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1. A new motor can tend to run on the warmer side do to all the new parts "wearing" in to place & seating themselves. The coolant diverters behind each waterpump ear (going to the block) are HUGE!!! You have to have them to get the correct coolant flow through the heads/block. Did you install a new waterpump & get the correct thermostat installed correctly?

And no, a blocked heater core will not cause an engine to overheat.

2. Did you have the OE radiator cleaned out and flow tested? I know a few members have install the newer 6-blade fans on their Squarebirds with good results. On my 430cid '60 Bird w/ A/C, I still have the stock 5-blade fan- But I recently added a steel fan shroud off a 1961-63 Ford Fairlane/Galaxie Big V-8 car. It did require some moding, but it was nothing any shadetree guy couldn't do on a weekend. Use the search function above to find the thread on the steel fan shrouds.

-Good luck,
Jon in TX.
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  #6  
Old 12-09-2010, 01:50 PM
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Your engine didn't overheat when new, and it shouldn't now. I assume your gauge is accurate.

You have a real copper radiator. It can be flow checked. It can be recored, if necessary. Aluminum doesn't transfer heat as well as copper and is much harder to repair.

Head gaskets installed backwards will cause a new engine to overheat. The word, "FRONT" is plainly marked, and the square edge should be evident in the top-front corner (between the head and block).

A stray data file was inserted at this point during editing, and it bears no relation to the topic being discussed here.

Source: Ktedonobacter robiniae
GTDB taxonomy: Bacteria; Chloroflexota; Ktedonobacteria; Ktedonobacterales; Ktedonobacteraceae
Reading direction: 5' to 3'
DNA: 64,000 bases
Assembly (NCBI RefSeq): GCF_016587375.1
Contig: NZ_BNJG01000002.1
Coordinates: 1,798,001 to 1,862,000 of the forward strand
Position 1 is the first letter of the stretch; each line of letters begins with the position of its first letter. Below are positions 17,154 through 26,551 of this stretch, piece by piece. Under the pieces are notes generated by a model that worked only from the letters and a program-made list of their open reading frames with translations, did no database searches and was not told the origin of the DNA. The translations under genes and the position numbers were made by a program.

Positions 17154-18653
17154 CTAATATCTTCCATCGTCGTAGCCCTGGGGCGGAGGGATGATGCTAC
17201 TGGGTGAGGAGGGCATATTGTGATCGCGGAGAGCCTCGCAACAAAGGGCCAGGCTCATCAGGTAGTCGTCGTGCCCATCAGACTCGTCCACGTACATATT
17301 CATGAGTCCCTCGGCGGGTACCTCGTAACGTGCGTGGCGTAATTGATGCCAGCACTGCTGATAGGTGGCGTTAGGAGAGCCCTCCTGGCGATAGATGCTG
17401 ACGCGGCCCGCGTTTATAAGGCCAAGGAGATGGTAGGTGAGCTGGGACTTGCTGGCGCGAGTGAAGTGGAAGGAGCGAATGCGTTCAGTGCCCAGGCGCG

Manufacturers try to balance water flow by the water holes in the head gaskets. Cool water enters the front of the block in car engines. Then it flows across each cylinder, and goes up the rear of both heads, and into the intake manifold (where the thermostat is situated at the hottest point). Head gaskets have tiny or no holes in the front, and much larger holes at the rear cylinders.

If the gaskets are backwards, water flow never gets to the back cylinders (3, 4, 7, & 8).

I agree with Jon. Most of the time, your heater valve shuts off water flow.

Whether heater inlet goes in the top or bottom matters little, as long as hot water flows when you call for heat.

Check your heat riser valve on your RH exhaust manifold. Make sure it isn't stuck shut, or your radiator will deal with half your exhaust heat. - Dave
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Old 12-09-2010, 04:17 PM
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Quote:
Originally Posted by simplyconnected View Post
Check your heat riser valve on your RH exhaust manifold. Make sure it isn't stuck shut, or your radiator will deal with half your exhaust heat. - Dave
The 430cid cars didn't have this feature....
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Old 12-09-2010, 05:18 PM
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Yeah, I forgot about that. The 430 is the only engine without a heat riser.
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  #9  
Old 12-09-2010, 08:15 PM
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Quote:
Originally Posted by partsetal View Post
are you running with or without the auxilliary 430 thermostats
Carl
Carl, do you know of a source for the auxilary thermostats? I've never been able to find them so I've been running without them - and running hot!
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  #10  
Old 12-10-2010, 12:17 PM
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Every once in a blue moon NOS ones pop up on Ebay.

They really are only needed for heaters in the colder climate areas. That is why Ford stopped using them in the later Lincoln models...

-Jon in TX.